I don’t like templates for change communication plans. Why? Because no two organisational cultures are the same and you cannot just lift one approach from one organisation to another and assume it will produce the same results.
Also speaking of results I am not interested in results such as awards for well designed intranet sites, number of visitors to portals, the number of people that turned up to a CEO presentation or later said it was good or the worse I have seen, asking staff to recall what the key points were in a presentation.
And the reason why is that none of the above can directly be linked to bringing about results in terms of business outcomes, all they will ever do is measure the quality of your information strategies not your communication strategies and the difference is huge.
A bit provocative – let me explain why. Let’s suppose you are meeting with the CEO of your organisation, his concern is that the value he is looking for from change communication is that you have been able to connect with the audience, that you have been able to engage them, bring them to that “Aha” moment when they finally understand why things are changing and what they can do differently to contribute to this, the what is the easy stuff, it is information, it engages no one it simply informs them about what is changing. Even if you write stories, post interview videos online all about the why as well as the what, unless you design strategies that can be measured by business impact not by readership then your change communication strategies will not produce exceptional results.
Here’s a simple example.
The Business Objective:
This hospital wanted to cut costs while at the same time ensuring that its patients were not adversely affected by the changes. The hospital was also a major provider of healthcare in a small community, so it was essential that its reputation of high-quality care was not reduced.
The hospital wanted to ensure that its personal care remained at the highest standard. So they sought feedback through focus groups, telephone surveys and directly contacting the carers. Three key attributes in patient care emerged as the main contributors to patient satisfaction. The hospital staff concentrated on improving these three areas while simultaneously reducing costs. Cross-functional teams were then established with employees who volunteered to take part. An employee with strong project management skills was selected to lead each team. They then presented management with a list of options to improve the experience of the patients, with details of the costs and timeframes for implementation. Agreement was reached on the changes and the senior management team ensured line managers were not barriers to the implementation.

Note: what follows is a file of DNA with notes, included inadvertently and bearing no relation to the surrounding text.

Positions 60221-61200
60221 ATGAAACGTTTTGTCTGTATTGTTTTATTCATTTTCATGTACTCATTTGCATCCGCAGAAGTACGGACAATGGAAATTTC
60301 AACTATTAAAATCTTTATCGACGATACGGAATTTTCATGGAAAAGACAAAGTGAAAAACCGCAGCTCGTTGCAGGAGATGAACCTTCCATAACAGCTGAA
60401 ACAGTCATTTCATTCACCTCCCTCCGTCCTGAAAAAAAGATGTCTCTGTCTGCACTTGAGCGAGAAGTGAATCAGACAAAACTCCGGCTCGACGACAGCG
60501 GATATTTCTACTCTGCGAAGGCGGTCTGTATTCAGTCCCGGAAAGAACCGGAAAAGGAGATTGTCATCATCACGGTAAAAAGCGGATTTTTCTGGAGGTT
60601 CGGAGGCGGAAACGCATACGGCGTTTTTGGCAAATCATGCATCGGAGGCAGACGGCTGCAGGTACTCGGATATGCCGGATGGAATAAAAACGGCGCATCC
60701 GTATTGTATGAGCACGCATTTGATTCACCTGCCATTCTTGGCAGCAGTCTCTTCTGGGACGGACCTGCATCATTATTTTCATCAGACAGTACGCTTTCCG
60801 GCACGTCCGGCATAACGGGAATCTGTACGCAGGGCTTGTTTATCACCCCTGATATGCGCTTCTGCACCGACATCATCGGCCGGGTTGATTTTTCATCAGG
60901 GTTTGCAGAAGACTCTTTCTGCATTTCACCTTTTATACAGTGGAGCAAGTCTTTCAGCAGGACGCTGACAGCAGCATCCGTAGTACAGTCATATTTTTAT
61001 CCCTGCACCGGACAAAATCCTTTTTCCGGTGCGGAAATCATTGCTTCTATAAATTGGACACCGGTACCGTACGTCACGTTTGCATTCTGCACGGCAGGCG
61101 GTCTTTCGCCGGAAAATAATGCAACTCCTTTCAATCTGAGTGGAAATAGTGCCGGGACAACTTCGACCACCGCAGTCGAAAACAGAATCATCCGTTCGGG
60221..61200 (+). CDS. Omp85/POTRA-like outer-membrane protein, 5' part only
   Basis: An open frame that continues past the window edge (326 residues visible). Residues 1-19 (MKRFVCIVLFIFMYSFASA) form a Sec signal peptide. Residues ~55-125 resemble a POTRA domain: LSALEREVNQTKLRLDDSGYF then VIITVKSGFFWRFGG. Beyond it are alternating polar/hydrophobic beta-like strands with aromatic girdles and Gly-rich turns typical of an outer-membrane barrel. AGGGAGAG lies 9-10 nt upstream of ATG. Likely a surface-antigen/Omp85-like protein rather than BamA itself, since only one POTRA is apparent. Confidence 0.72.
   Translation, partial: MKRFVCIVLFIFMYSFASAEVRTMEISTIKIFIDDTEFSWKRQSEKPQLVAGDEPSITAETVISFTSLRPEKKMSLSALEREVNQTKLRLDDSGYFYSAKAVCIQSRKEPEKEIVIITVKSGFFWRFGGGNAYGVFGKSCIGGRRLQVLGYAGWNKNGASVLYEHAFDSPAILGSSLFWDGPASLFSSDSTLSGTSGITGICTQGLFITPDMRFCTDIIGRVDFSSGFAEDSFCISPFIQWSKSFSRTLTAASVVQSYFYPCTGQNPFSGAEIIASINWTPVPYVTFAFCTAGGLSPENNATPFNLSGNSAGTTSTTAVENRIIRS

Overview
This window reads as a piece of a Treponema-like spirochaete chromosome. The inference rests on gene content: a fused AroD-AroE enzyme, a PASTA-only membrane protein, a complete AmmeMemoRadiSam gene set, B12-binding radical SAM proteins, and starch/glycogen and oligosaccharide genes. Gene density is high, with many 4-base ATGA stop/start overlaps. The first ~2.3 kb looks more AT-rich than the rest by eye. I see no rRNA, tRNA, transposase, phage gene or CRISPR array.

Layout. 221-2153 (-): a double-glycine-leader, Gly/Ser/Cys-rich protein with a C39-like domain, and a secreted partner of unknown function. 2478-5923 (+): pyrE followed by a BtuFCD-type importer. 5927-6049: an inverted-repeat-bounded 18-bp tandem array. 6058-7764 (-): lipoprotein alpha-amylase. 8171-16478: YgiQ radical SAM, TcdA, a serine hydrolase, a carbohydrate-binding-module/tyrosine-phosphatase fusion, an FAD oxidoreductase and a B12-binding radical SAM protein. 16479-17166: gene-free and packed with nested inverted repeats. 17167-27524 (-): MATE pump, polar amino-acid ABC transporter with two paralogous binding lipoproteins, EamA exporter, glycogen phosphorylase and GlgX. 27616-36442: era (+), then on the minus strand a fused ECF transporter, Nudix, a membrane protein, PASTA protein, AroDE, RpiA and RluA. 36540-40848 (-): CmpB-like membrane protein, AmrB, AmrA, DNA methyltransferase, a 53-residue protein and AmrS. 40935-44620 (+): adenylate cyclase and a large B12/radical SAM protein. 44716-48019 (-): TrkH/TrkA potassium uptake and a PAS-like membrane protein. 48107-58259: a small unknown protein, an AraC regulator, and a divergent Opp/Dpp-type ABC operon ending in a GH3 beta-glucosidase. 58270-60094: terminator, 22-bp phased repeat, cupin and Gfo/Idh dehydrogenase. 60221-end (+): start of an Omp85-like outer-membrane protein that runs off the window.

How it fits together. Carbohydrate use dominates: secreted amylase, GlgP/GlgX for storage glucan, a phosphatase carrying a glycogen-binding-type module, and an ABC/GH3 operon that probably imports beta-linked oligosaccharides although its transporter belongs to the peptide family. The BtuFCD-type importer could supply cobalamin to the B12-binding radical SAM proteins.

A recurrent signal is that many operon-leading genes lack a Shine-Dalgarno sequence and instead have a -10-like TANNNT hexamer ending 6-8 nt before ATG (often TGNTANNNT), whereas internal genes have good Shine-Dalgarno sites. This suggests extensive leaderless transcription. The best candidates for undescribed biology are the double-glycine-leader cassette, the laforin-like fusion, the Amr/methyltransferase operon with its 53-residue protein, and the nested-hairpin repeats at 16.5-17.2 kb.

As a result of the changes implemented, patient satisfaction rose to 98%. This significantly high score contributed to a great lift in employee morale and increased motivation despite the cost-cutting activities. Employees were directly involved in implementing the improvements, and a staff survey indicated greater levels of job satisfaction.
Now the usual change communication approach would have been a CEO forum where the head of the hospital would have explained to employees why they needed to cut costs, then updates would be provided via email and the intranet on changes, there would have been face to face communication between team leaders and staff on cost cutting – all of this would just have been information. But by communicating and engaging the audience, both staff employed by the hospital and carers a change communication strategy was implemented that could be measured by achieving the business objectives.
In my manual, The Future of Employee Communication – 50 Case Studies of Excellence you will find more ideas on exceptional strategies you can implement that can be measured by business outcomes.
I look forward to reading your comments on strategies you have implemented and how they contributed to business results.